No, this isn’t another article about how credit default swaps (CDS) have ruined or are going to ruin the economy. It’s about one of the nice side benefits of CDS: the habit they have of pointing out who is going to get into trouble next. And it has pretty Bloomberg charts!
As everyone probably knows by know, a CDS is insurance against default on a bond or bond-like security. If you think about it for a while, you will realize that this means the price of the CDS reflects the market expectation that the issuer will default.
The price of a credit default swap is referred to as its “spread,” and is denominated in basis points (bp), or one-hundredths of a percentage point. For example, right now a Citigroup CDS has a spread of 255.5 bp, or 2.555%. That means that, to insure $100 of Citigroup debt, you have to pay $2.555 per year.
CDS exist for various durations and on many different kinds of debt. If someone doesn’t specify the duration or the type of debt, he is usually referring to a 5-year CDS on senior debt. That means that the contract will be open for 5 years, during which one party (the insured) pays premiums and the other (the insurer) promises to pay off if Citigroup defaults. If there is no default within 5 years, the insurer gets to keep the premiums.
Look at it from the standpoint of the insurer. If Citi doesn’t default, I get $2.555 x 5 = $12.775. If Citi defaults immediately, I have to pay $100. That implies that I think there is about a 12.8% chance that Citi will default (ignoring the time value of money). Actually, my expectation of a default is actually somewhat higher, for a couple of reasons. First, if Citi defaults 4-1/2 years from now, I have to pay $100, but I’ve collected the $12.775 in the meantime (assume premiums are paid at the beginning of each year for simplicity), so my loss is only $87.225. Second, in any case I don’t have to pay the full $100; I only have to pay $100 minus the value of the security, which is unlikely to be zero even in the case of a bankruptcy. For example, Lehman bonds were only worth 9 cents on the dollar (so insurers had to pay out 91 cents), but Washington Mutual bonds were worth 57 cents. So my net loss will be lower, which means that my expectation of a default is higher. (The expectation is the money I expect to gain if there is no default, divided by the net amount I expect to lose if there is a default.)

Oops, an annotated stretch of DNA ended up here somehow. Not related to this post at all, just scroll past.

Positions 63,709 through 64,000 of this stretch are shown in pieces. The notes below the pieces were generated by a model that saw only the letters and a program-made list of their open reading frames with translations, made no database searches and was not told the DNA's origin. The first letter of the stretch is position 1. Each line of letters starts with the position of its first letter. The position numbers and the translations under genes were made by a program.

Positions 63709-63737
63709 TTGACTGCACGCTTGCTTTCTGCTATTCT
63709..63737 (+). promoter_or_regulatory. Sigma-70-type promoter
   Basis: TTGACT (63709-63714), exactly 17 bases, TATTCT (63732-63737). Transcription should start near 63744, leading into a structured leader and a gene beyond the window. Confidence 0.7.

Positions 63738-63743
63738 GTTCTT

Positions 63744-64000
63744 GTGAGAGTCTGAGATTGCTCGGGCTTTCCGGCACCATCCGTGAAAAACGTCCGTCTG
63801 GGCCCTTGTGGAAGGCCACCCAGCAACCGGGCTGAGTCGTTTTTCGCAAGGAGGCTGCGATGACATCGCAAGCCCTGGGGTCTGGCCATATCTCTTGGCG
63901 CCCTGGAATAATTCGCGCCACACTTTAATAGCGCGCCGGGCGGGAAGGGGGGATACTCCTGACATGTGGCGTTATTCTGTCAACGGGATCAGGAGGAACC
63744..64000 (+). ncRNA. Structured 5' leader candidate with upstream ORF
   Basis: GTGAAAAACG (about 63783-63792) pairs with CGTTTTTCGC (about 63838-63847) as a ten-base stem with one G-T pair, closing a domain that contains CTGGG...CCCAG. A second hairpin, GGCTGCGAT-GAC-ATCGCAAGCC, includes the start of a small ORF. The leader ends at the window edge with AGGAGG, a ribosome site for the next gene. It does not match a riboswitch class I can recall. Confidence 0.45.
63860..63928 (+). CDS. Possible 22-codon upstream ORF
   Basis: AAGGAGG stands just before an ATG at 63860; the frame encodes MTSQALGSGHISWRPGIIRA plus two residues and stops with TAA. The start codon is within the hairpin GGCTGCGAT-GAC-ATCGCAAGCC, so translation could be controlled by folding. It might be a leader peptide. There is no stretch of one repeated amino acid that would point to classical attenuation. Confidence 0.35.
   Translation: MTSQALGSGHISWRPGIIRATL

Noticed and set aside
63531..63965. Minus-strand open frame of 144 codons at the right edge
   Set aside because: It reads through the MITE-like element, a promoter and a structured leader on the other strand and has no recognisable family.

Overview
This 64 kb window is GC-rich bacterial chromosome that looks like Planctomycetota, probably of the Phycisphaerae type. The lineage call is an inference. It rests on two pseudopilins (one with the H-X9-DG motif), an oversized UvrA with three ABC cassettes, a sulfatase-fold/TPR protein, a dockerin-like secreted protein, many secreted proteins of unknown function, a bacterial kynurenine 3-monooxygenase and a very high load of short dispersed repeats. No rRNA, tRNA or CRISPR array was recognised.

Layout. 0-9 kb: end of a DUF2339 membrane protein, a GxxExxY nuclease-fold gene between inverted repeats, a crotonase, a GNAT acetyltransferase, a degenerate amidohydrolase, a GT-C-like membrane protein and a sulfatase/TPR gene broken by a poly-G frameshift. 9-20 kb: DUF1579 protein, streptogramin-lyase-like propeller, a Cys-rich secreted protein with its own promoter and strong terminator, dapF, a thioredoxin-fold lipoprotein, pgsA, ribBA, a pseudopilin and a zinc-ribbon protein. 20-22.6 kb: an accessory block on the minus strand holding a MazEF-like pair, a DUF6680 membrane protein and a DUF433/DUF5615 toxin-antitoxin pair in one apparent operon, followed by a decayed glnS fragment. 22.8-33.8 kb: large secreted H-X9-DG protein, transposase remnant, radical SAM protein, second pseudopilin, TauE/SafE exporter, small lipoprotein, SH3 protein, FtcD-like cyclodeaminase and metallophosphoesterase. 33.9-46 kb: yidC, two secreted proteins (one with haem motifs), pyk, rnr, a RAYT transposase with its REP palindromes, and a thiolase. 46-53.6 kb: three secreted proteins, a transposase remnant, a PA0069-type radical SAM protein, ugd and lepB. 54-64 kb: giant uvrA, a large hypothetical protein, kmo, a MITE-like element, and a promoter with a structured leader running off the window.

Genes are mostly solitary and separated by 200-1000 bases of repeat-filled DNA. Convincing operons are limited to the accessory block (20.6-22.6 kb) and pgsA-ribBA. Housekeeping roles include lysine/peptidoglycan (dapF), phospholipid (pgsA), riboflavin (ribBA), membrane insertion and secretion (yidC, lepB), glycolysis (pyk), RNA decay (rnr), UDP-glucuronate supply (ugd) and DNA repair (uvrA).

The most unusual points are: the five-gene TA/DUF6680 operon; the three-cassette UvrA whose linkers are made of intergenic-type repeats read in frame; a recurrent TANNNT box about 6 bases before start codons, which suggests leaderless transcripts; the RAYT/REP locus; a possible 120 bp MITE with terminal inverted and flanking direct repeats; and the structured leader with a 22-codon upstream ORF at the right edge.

Luckily, Bloomberg can calculate all of this for you, and right now they say the chance of a Citigroup default in the next 5 years is 16.2%. (That’s using a recovery rate of 40 cents on the dollar, but you can type in whatever rate you want.) You can see the valuation on the right side of the screen below.
OK, that’s interesting, but why call credit default swaps heralds of doom? Because CDS have shown the ability to identify what financial institutions (or countries) are going to get into trouble next. When the market starts getting nervous about a company and thinks it is more likely to default, insurance on that company’s debt starts getting more expensive. And this tends to happen before you start reading about that company in the newspaper.
Here are a few examples, in which I compare CDS prices to my home-grown “mainstream media” indicator, which is when the first article appeared in the New York Times saying a company was in danger of failure (as opposed to just taking writedowns along with every other bank). This is not scientific, because really you would want to compare the company’s CDS curve to an index of other companies in the industry to separate out sector-wide trends, but you get the point.
This is the chart of Bear Stearns’s CDS. Note that the price started climbing steeply in late February.The first Times article about Bear Stearns’s troubles was published on March 11, referring to the plunge in the stock price the previous day.
This is AIG. It looks like an instantaneous spike in mid-September, but the price had been climbing steadily, from double digits in May to 300 bp in mid-August to 430 bp on September 4. The first Times article appeared on September 12, again describing events on September 11. By September 10, however, CDS spreads were already up to 517 bp.
And this is Iceland. In the middle of 2007, Iceland’s CDS were priced below 10 bp. They spent most of July and August this year in the high 200s, passed 300 in mid-September, and reached 395 bp on Friday, September 26. Iceland only reached the attention of the mainstream media on Monday, September 29 (Times article the next day, in which Iceland barely got a mention).
So whose CDS spreads are climbing now? That will have to wait for another, or several other, posts.
Update: Felix Salmon says that CDS spreads are no longer accurate predictors of defaults. Maybe he’s right.